In my sole but seminal encounter with the Pentagon when they asked me to provide counsel on the semiotics of the war on terror, I was told by them that my framework of radical optimism did not fit their VUCA worldview. “The world, Kevin, is volatile, uncertain, complex and ambiguous.” Way to go General! The self-immolation of top brass over the past two weeks has been VUCA-spectacular. Generals Petraeus, Ham, Allen, Sinclair, Admiral Gaouette and Commander Darlak have bought varying degrees of VUCA-disgrace onto themselves and their country. The windows their actions open into the soul and operations of are startling. I mean what leader of any organization, say for example the supreme commander of the US presence in Afghanistan, has time to write 20,000-30,000 pages of emails to a Tampa socialite. General Allen either has spectacular time management skills, an unusual sense of priorities – or we are more vulnerable than the $711 billion US military budget would lead us to believe.
Much has been made of General Petraeus as the ultimate soldier-scholar, and I am thankful to The Daily Beast for bringing the General’s “lessons on leadership” to my attention. The author is, naturally enough, Paula Broadwell. Context is everything, and in normal situations this reads as a very worthy list.
Lessons on leadership from General David Petraeus:
- Lead by example from the front of the formation. Take your performance personally—if you are proud to be average, so too will be your troops.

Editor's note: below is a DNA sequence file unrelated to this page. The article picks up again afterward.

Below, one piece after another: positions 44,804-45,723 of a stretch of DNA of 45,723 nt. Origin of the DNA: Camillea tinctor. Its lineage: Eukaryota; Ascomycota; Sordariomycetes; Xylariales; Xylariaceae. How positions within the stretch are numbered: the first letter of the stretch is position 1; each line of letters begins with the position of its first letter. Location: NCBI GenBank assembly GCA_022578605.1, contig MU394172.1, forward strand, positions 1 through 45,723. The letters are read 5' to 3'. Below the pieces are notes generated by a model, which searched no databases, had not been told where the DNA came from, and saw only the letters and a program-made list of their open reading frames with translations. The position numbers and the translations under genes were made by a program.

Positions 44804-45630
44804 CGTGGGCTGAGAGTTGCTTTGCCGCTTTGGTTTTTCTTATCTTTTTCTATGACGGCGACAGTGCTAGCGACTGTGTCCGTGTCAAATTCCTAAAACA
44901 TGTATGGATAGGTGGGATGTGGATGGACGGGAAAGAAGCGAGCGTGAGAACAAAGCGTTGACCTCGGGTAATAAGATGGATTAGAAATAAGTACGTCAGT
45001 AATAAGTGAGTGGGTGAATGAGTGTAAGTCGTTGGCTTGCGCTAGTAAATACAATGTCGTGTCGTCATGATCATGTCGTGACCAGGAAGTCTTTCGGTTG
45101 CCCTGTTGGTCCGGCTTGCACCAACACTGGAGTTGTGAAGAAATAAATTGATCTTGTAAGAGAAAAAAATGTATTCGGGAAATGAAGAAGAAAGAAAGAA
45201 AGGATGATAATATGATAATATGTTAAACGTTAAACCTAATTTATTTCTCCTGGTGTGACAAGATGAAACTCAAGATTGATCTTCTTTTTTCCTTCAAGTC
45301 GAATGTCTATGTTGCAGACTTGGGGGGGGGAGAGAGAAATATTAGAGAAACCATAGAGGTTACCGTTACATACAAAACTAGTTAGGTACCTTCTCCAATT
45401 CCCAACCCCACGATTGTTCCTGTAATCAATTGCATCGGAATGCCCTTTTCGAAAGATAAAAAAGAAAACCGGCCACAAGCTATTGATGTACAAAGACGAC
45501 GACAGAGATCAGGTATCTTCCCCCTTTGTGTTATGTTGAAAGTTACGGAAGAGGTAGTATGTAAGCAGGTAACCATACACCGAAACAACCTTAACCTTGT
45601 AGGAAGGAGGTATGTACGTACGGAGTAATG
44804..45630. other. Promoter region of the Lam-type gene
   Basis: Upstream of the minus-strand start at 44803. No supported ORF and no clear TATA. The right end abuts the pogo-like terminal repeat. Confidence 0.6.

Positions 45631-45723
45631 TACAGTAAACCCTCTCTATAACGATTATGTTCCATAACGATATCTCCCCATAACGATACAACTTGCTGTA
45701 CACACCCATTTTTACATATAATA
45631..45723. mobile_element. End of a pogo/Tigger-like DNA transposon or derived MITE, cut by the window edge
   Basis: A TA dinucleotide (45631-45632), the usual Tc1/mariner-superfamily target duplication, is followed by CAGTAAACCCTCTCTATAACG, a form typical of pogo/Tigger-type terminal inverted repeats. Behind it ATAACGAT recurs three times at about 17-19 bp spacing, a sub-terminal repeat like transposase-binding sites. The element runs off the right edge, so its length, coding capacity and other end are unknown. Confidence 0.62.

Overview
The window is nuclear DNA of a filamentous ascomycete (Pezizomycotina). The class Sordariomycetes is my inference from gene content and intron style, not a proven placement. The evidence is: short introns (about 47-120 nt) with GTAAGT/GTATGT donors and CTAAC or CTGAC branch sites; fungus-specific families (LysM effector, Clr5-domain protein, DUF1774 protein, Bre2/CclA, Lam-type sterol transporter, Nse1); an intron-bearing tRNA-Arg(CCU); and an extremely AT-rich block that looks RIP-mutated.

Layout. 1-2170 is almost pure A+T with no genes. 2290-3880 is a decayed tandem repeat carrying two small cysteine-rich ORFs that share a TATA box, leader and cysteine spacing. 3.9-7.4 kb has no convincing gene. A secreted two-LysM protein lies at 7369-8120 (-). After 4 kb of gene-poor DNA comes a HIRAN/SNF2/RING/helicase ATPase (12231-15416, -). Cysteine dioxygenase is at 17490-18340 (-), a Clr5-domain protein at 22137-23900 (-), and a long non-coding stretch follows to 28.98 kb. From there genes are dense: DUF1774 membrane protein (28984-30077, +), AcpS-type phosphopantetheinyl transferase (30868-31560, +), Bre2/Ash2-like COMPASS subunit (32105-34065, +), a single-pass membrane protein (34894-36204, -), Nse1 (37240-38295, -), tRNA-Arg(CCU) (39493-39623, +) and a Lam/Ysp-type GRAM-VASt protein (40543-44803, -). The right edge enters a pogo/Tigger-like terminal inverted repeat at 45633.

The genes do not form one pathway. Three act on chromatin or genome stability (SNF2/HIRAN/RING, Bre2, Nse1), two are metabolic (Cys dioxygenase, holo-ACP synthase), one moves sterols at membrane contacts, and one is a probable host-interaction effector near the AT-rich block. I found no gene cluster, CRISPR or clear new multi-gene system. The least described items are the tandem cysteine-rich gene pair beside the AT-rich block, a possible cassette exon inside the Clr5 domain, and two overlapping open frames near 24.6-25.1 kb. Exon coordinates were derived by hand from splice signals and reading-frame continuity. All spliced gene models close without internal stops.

- A leader must provide a vision—clear and achievable “big ideas” combined in a strategic concept—and communicate those ideas throughout the entire organization and to all other stakeholders.
- A leader needs to give energy; don’t be an oxygen thief.
- There is an exception to every rule, standard operating procedure, and policy; it is up to leaders to determine when exceptions should be made and to explain why they made them.
- We all will make mistakes. The key is to recognize them and admit them, to learn from them, and to take off the rearview mirrors—drive on and avoid making them again.
- Be humble. The people you’ll be leading already have on-the-ground conflict experience. “Listen and learn.”
- Be a team player. “Your team’s triumphs and failures will, obviously, be yours.” Take ownership of both.
- Don’t rely on rank. If you rely on rank, rather than on the persuasiveness of your logic, the problem could be you and either your thinking or your communication skills. Likewise, sometimes the best ideas come from bottom-up information sharing (i.e., “Need to share” not “Need to know”). Use “directed telescopes” to improve situational awareness.
- Leaders should be thoughtful but decisive. Listen to subordinates’ input, evaluate courses of action and second- and third-order effects, but be OK with an “80 percent solution”. “There will be many moments when all eyes turn to you for a decision. Be prepared for them. Don’t shrink from them. Embrace them.” Sometimes the best move is the bold move.
- Stay fit to fight. Your body is your ultimate weapons system. Physical fitness for your body is essential for mental fitness.
- The only thing better than a little competition is a lot of competition. Set challenges for your subordinates to encourage them to excel.
- Everyone on the team is mission critical. Instill in your team members a sense of great self-worth—that each, at any given time, can be the most important on the battlefield.